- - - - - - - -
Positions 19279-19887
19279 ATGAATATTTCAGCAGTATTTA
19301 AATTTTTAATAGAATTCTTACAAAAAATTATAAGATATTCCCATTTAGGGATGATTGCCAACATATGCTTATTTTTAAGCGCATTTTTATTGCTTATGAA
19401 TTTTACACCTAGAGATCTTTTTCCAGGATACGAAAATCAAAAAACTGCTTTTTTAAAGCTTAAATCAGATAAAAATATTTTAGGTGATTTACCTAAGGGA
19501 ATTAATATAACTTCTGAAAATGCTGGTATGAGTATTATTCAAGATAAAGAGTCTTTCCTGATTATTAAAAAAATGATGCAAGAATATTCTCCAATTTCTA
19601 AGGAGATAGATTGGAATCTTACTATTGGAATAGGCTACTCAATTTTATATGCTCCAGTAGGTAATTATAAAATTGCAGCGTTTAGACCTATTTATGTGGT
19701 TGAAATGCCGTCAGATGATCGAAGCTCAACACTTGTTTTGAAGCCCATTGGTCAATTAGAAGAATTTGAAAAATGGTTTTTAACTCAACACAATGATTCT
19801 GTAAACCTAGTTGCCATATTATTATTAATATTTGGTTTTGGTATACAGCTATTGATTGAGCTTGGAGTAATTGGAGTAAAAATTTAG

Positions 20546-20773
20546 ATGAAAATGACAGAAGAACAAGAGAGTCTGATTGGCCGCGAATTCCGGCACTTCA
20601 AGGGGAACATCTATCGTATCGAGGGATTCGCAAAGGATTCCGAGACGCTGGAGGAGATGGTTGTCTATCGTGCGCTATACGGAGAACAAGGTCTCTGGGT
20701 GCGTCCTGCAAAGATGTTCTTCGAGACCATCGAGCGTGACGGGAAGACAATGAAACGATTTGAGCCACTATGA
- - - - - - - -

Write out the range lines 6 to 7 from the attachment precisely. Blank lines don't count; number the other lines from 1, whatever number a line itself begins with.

19601 AGGAGATAGATTGGAATCTTACTATTGGAATAGGCTACTCAATTTTATATGCTCCAGTAGGTAATTATAAAATTGCAGCGTTTAGACCTATTTATGTGGT
19701 TGAAATGCCGTCAGATGATCGAAGCTCAACACTTGTTTTGAAGCCCATTGGTCAATTAGAAGAATTTGAAAAATGGTTTTTAACTCAACACAATGATTCT